Meredith is the daughter of Anthony and April Hennion of Park City.
The Edmonson County Youth Soccer League is now accepting sign ups for the 2020 season. Please see the forms below, available for download.
By: Katie Pratt
The Asian longhorned tick, which preys on a variety of hosts including humans and wild and domestic animals, has been found in Kentucky. This new tick is known to attack animals in large numbers and will be a concern to livestock producers, wildlife enthusiasts and pet owners.
“This tick is an aggressive biter and frequently builds intense infestations on domestic hosts that can cause stress, reduced growth and severe blood loss,” said Jonathan Larson, UK extension entomologist in the College of Agriculture, Food and Environment. “One reason for their rapid buildup is that the female ticks can lay eggs without mating. It only takes a single fed female tick to create a population of ticks. Potentially, thousands can be found on an animal.”
The tick has been found in small numbers on elk in Martin County and black bear in Floyd County. It was found in large numbers on a bull in Metcalfe County in the south-central part of the state.
“The Metcalfe County ticks were submitted by a veterinarian who answered a call about a bull so infested that it was showing signs of severe fatigue,” said Anna Pasternak, UK entomology graduate student who manages the Kentucky Tick Surveillance Program. “The tick samples that the veterinarian submitted for identification to the UK Veterinary Diagnostic Laboratory contained Asian longhorned ticks.”
Pasternak and Monica Cipriani, a student in the UK College of Public Health, sampled the Metcalfe County field and found more Asian longhorned ticks.
“With the first two findings being in Eastern Kentucky, the Metcalfe County finding is particularly troubling as it means the tick may have already spread farther across the state,” Pasternak said.
A native of Asia, the tick was first found in 2017 in the United States. In addition to Kentucky, it has been confirmed in Arkansas, Delaware, Connecticut, Maryland, New Jersey, New York, North Carolina, Pennsylvania, South Carolina, Tennessee and West Virginia. In addition to cattle, black bear and elk, it preys on deer, raccoons, opossums, cats, dogs, coyotes, foxes, sheep, goats, groundhogs, horses, Canada geese, chickens, cottontail rabbits, red-tailed hawks and skunks. As it gets further established in the state, the tick is expected to have adverse effects on the state’s deer and wildlife population. Humans also are a host.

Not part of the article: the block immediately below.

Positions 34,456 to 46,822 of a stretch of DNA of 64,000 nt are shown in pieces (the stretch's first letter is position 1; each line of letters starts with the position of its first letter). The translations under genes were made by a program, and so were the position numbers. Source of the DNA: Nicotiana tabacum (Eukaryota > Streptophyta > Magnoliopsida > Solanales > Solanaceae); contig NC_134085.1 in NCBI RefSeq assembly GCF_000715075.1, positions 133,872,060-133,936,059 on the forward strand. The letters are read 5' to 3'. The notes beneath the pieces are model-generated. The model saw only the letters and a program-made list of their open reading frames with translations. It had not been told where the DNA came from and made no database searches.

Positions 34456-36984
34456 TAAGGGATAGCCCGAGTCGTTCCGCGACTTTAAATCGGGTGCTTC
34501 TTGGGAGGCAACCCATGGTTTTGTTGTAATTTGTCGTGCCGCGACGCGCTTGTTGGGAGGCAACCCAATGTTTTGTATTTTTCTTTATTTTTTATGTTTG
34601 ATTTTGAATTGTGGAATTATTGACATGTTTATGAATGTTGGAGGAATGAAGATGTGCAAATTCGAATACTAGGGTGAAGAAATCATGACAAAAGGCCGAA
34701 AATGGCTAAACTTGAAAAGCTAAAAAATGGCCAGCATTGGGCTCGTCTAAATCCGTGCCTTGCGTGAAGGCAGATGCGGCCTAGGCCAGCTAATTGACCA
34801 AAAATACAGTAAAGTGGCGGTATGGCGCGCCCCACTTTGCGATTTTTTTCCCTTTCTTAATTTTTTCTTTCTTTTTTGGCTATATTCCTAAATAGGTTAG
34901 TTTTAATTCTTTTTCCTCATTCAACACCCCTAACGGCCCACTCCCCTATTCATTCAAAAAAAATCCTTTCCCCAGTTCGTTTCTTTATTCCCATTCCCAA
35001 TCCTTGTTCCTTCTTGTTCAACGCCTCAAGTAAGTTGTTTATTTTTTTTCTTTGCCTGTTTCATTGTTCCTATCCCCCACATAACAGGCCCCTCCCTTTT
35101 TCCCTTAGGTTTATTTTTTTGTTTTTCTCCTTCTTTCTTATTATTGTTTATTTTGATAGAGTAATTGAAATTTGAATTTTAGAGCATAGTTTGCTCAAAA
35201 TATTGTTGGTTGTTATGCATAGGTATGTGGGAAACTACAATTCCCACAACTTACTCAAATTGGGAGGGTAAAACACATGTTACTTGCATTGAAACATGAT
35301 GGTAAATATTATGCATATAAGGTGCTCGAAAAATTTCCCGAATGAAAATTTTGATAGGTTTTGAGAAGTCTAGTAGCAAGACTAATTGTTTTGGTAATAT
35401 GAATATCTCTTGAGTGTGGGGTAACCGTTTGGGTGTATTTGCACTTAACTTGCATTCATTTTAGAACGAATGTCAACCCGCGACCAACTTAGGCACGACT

The tick is small and reddish-brown with no distinctive markings to make it easy to identify. Making detection more difficult, unfed Asian longhorned adults are smaller than other common adult ticks found in Kentucky. It is also a known or suspected vector of several important livestock viral, bacterial and protozoan agents. Scientists are conducting tests on ticks collected in the United States, and it is likely that some ticks will contain germs that can be harmful to animals.
Individuals who find a usually large number of ticks on their pet or livestock should contact their local veterinarian. Those who find single ticks they think might be an Asian longhorned tick should work with their county extension agent for agriculture and natural resources to submit the sample to UK entomologists for positive identification.
Additional information on tick bite prevention and proper tick removal is available in UK entomology’s ENTFACT 618: Ticks and Disease in Kentucky. It is available online at https://entomology.ca.uky.edu/ef618 or by contacting a local extension office.
Local School Supply Drive To Help Edmonson County Students
Edmonson Voice Report: photos submitted by Troop 597
Local Boy Scouts from Edmonson County Boy Scout Troop 597 and Butler County Boy Scout Troop 208 enjoyed a canoe/camping trip along the US/Canada Boundary Waters of Minnesota through the Boy Scouts of America, Northern Tier High Adventure Camp.
The Scouts arrived at Northern Tier High Adventure Camp in Ely, Minnesota on July 4, 2020 and began receiving their gear for a 6-day/5-night canoe trip though the Boundary Waters. The Scouts departed the Northern Tier base camp on July 5, 2020 with all their supplies for one week.
During the trek, the Scouts relied on the outdoor skills they had learned and developed through the scouting program. The Scouts prepared their meals and conducted primitive camping. While conducting the trek, the Scouts saw numerous Bald Eagles, Loons and Beavers along with other animal species. The Scouts also participated in a conservation project reporting the water clarity of the lakes they traveled. The Scouts returned to base camp on July 11, 2020, having experienced the beauty of the northern woods of the United States along with the fierce storms that are accustom to the area.
Troop 597 Life Scout Dakotah Curtis stated “Northern Tier was an experience of a lifetime." While on the trip, the Scouts canoed 76 miles of the Boundary Waters.
Edmonson County Boy Scout Troop 597 is chartered by the Edmonson County Lion’s Club.
First Ever Scholarships From Edmonson County Archery
by: Donna Engel